Going Deeper 9-13-19

Luke 15:1-10   Now all the tax collectors and sinners were coming near to listen to him.  And the Pharisees and the scribes were grumbling and saying, "This fellow welcomes sinners and eats with them."  So he told them this parable: “Which one of you, having a hundred sheep and losing one of them, does not leave the ninety-nine in the wilderness and go after the one that is lost until he finds it?  When he has found it, he lays it on his shoulders and rejoices.  And when he comes home, he calls together his friends and neighbors, saying to them, ‘Rejoice with me, for I have found my sheep that was lost.'  Just so, I tell you, there will be more joy in heaven over one sinner who repents than over ninety-nine righteous persons who need no repentance.  Or what woman having ten silver coins, if she loses one of them, does not light a lamp, sweep the house, and search carefully until she finds it?  When she has found it, she calls together her friends and neighbors, saying, ‘Rejoice with me, for I have found the coin that I had lost.'  Just so, I tell you, there is joy in the presence of the angels of God over one sinner who repents."

 

“Be careful of who you hang out with!”   That is typically considered to be good advice.  Parents will often provide that type of guidance for their children.  Even the Bible speaks of how “Bad company ruins good morals.” (1 Corinthians 15:33).  The wisdom literature of Proverbs shares the same advice in multiple places.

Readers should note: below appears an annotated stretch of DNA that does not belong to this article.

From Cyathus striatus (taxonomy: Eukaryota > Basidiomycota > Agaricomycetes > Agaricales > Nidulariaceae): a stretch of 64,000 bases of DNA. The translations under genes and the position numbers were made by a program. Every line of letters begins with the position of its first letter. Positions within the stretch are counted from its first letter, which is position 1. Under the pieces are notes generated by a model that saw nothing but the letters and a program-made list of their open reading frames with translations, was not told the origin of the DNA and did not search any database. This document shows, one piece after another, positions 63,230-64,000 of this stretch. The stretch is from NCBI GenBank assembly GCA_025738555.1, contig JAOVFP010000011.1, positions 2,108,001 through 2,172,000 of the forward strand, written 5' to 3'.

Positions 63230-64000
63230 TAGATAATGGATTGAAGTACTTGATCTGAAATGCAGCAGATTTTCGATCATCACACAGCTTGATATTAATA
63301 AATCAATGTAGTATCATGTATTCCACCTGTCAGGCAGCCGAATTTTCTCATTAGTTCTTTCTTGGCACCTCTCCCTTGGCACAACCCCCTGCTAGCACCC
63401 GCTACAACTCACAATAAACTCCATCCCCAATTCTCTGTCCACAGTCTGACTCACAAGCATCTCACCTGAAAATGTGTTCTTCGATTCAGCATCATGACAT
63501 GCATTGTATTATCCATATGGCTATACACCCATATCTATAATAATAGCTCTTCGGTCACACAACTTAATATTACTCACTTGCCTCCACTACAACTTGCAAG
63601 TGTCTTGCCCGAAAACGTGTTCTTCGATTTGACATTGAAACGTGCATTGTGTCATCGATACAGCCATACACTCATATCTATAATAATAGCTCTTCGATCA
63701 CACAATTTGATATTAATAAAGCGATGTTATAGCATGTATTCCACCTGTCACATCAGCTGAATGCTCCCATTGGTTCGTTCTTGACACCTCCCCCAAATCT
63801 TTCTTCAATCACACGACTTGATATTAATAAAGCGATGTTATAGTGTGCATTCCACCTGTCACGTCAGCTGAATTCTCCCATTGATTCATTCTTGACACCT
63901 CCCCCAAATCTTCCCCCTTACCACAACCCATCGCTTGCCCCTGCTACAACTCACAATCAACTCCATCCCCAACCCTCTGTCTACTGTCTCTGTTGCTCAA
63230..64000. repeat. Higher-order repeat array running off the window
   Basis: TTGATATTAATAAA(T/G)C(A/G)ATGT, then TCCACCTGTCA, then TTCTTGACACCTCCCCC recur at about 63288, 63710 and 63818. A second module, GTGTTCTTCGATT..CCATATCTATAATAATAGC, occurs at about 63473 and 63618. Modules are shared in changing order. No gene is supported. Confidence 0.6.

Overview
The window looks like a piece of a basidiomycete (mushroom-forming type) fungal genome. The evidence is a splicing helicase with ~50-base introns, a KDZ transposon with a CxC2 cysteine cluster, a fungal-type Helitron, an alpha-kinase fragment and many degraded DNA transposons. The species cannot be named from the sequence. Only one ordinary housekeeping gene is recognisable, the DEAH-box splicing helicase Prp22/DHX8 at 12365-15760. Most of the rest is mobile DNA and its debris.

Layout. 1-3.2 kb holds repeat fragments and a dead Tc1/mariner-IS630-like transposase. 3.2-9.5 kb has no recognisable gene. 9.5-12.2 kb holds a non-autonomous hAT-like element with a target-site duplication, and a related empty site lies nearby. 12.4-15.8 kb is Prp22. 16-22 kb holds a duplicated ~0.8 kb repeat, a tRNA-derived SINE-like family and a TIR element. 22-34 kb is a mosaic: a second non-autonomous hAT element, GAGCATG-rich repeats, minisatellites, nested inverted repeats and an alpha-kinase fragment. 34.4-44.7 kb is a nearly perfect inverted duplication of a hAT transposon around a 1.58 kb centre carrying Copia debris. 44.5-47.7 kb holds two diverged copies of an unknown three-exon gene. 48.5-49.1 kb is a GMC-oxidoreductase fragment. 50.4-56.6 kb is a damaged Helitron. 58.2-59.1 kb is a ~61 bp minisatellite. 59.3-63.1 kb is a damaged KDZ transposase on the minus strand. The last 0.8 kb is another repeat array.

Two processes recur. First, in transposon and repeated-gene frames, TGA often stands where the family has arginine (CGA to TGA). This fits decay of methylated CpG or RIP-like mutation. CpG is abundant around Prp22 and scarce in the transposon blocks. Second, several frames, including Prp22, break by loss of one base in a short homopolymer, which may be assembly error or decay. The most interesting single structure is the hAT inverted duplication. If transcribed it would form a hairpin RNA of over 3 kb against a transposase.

The Pharisees and Scribes took this ‘wisdom’ seriously, grumbling about the kind of bad company Jesus was keeping.  They were disgusted that He would “welcome sinners and eat with them.”  And this not only went against common wisdom, it was also a major breaking of cultural mores at that time.  To have table fellowship with someone was a way of demonstrating a very close connection.  To welcome sinners/outcasts was to place oneself in the same category.

 

As children of God, we understand that we must be careful about the potentially negative influence others can have on us and our children.  Negative peer pressure is a real thing.  But at the same time, we are called to love and care for the outcasts and to live out grace in relationship to other sinners.  Positive peer pressure is a real thing, too.  In the strength of the Holy Spirit of God, we are to welcome and have fellowship with those who need to hear of-- and experience-- the loving acceptance of their Abba Father and Brother Jesus.

 

Christians need to be careful with this.  If our churches have become gathering places for ‘good people,’ where sinners are unwelcome, then we fail to truly be Christ’s body.  All of heaven rejoices when sinners are restored through repentance.  We ought to join in such celebrating.

 

With You in His Grace,

 

Mark Gabbert, Pastor

Zion Lutheran Church, Wellington, Colorado

 

“No one cares how much you know until they know how much you care.”